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CSE 331 Software Design & Implementation. Hal Perkins Spring 2014 GUI Event-Driven Programming. The plan. User events and callbacks Event objects Event listeners Registering listeners to handle events Anonymous inner classes Proper interaction between UI and program threads.

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cse 331 software design implementation

CSE 331Software Design & Implementation

Hal Perkins

Spring 2014

GUI Event-Driven Programming

the plan
The plan
  • User events and callbacks
    • Event objects
    • Event listeners
    • Registering listeners to handle events
  • Anonymous inner classes
  • Proper interaction between UI and program threads

CSE331 Spring 2014

event driven programming
Event-driven programming

Many applications are event-drivenGUI programs:

  • Program initializes itself on startup then enters an event loop
  • Abstractly:

do {

e = getNextEvent();

process event e;

} while (e != quit);

Contrast with application- or algorithm-driven control where program expects input data in a particular order

  • Typical of large non-GUI applications like web crawling, payroll, data simulation, …

CSE331 Spring 2014

k inds of gui events
Kinds of GUI events

Typical events handled by a GUI program:

  • Mouse move/drag/click, button press, button release
  • Keyboard: key press or release, sometimes with modifiers like shift/control/alt/etc.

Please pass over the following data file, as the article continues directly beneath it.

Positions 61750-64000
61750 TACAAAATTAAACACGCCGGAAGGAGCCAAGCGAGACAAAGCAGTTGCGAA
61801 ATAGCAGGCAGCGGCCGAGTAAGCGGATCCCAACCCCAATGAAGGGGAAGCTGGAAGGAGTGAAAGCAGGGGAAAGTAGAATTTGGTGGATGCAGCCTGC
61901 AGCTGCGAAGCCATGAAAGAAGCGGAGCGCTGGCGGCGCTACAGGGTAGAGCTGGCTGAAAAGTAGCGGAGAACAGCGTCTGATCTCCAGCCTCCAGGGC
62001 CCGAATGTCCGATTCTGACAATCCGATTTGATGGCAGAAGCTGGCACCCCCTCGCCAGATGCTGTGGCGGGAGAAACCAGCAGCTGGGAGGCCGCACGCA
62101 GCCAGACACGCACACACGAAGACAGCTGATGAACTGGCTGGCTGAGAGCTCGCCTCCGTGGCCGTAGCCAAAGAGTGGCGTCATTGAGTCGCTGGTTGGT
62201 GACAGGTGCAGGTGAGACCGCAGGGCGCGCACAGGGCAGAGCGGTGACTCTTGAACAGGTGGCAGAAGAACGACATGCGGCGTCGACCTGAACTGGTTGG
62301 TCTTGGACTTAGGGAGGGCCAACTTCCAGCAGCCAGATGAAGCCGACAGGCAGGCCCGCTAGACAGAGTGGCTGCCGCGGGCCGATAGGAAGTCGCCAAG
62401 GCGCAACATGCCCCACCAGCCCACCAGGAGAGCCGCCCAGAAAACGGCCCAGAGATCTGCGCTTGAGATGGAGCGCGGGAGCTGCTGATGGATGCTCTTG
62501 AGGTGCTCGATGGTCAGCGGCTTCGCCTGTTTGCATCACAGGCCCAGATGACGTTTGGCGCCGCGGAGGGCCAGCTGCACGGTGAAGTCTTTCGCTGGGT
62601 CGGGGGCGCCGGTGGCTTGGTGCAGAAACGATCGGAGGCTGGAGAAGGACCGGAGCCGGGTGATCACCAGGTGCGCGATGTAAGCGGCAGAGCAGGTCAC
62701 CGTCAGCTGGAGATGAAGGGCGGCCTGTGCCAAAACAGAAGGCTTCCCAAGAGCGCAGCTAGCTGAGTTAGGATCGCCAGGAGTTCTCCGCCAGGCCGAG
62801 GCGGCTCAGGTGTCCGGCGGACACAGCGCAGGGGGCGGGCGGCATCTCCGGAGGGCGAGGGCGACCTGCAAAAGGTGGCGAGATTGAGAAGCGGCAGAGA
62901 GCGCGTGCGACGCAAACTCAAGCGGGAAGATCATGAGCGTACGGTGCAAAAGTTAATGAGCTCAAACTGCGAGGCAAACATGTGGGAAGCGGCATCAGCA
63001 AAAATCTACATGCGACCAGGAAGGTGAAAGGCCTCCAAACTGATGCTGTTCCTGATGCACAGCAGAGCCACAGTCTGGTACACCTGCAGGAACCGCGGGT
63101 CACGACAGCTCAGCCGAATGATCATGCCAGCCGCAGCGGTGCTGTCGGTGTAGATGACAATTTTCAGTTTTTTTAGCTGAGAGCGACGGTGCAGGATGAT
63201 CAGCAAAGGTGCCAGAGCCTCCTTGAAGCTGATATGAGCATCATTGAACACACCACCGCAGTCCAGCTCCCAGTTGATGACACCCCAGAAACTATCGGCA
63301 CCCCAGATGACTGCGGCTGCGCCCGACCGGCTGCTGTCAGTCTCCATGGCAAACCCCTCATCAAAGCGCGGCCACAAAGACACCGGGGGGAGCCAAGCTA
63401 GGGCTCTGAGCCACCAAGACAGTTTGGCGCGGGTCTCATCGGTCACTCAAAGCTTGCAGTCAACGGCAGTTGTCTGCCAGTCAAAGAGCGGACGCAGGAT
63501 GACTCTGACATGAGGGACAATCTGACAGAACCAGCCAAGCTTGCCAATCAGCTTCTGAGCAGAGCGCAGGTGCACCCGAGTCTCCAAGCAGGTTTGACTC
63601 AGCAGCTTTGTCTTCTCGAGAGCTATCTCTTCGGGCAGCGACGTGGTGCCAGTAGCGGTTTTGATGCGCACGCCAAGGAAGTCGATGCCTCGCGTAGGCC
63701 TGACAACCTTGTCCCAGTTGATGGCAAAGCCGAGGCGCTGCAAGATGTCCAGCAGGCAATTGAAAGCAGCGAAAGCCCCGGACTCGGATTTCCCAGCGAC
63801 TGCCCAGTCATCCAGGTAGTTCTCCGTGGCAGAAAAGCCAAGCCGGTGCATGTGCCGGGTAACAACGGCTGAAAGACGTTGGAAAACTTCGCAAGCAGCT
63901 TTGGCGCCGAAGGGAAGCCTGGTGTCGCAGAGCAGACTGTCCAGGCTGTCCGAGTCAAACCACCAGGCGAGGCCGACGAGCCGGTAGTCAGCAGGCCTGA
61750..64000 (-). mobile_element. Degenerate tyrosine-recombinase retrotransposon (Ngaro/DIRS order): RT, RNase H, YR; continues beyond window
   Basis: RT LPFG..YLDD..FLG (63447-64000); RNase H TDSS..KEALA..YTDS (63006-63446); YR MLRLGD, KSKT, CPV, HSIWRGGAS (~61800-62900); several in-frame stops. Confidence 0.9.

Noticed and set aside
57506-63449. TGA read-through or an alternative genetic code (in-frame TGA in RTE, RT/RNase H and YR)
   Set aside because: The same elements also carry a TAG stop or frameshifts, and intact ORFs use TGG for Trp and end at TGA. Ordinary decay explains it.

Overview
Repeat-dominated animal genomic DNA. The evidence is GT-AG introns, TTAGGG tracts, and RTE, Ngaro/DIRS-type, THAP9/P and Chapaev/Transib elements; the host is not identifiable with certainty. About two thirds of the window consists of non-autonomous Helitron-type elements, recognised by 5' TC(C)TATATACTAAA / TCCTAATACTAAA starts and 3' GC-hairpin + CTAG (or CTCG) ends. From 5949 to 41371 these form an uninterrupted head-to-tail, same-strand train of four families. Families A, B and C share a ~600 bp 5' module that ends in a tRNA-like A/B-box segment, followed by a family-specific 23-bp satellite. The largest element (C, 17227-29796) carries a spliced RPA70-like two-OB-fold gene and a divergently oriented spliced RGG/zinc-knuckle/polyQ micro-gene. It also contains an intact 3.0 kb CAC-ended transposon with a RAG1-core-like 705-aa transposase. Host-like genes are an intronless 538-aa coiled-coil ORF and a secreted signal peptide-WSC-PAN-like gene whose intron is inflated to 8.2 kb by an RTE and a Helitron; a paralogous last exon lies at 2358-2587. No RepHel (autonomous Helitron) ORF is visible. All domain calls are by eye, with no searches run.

• Finger tap or drag on a touchscreen
  • Joystick, drawing tablet, other device inputs
  • Window resize/minimize/restore/close
  • Network activity or file I/O (start, done, error)
  • Timer interrupt (including animations)

CSE331 Spring 2014

events in java awt swing
Events in Java AWT/Swing

Many (most?) of the GUI widgets can generate events (button clicks, menu picks, key press, etc.)

Handled using the Observer Pattern:

  • Objects wishing to handle events register as observers with the objects that generates them
  • When an event happens, appropriate method in each observer is called
  • As expected, multiple observers can watch for and be notified of an event generated by an object

CSE331 Spring 2014

event objects
Event objects

A Java GUI event is represented by an event object

  • Superclass is AWTEvent
  • Some subclasses:

ActionEvent – GUI-button press

KeyEvent – keyboard

MouseEvent – mouse move/drag/click/button

Event objects contain information about the event

  • UI object that triggered the event
  • Other information depending on event. Examples:

ActionEvent– text string from a button

MouseEvent– mouse coordinates

CSE331 Spring 2014

event listeners
Event listeners

Event listeners must implement the proper interface: KeyListener,ActionListener, MouseListener (buttons), MouseMotionListener (move/drag), …

  • Or extend the appropriate library abstract class that provides empty implementations of the interface methods

When an event occurs, the appropriate method specified in the interface is called: actionPerformed, keyPressed, mouseClicked, mouseDragged, …

An event object is passed as a parameter to the event listener method

CSE331 Spring 2014

example button
Example: button

Create a JButton and add it to a window

Create an object that implements ActionListener

  • (containing an actionPerformed method)

Add the listener object to the button’s listeners


CSE331 Spring 2014

which button is which
Which button is which?

Q: A single button listener object often handles several buttons. How to tell which button generated the event?

A: an ActionEvent has a getActionEvent method that returns (for a button) the “action command” string

  • Default is the button name (text), but usually better to set it to some string that will remain the same inside the program code even if the UI is changed or translated. See button example.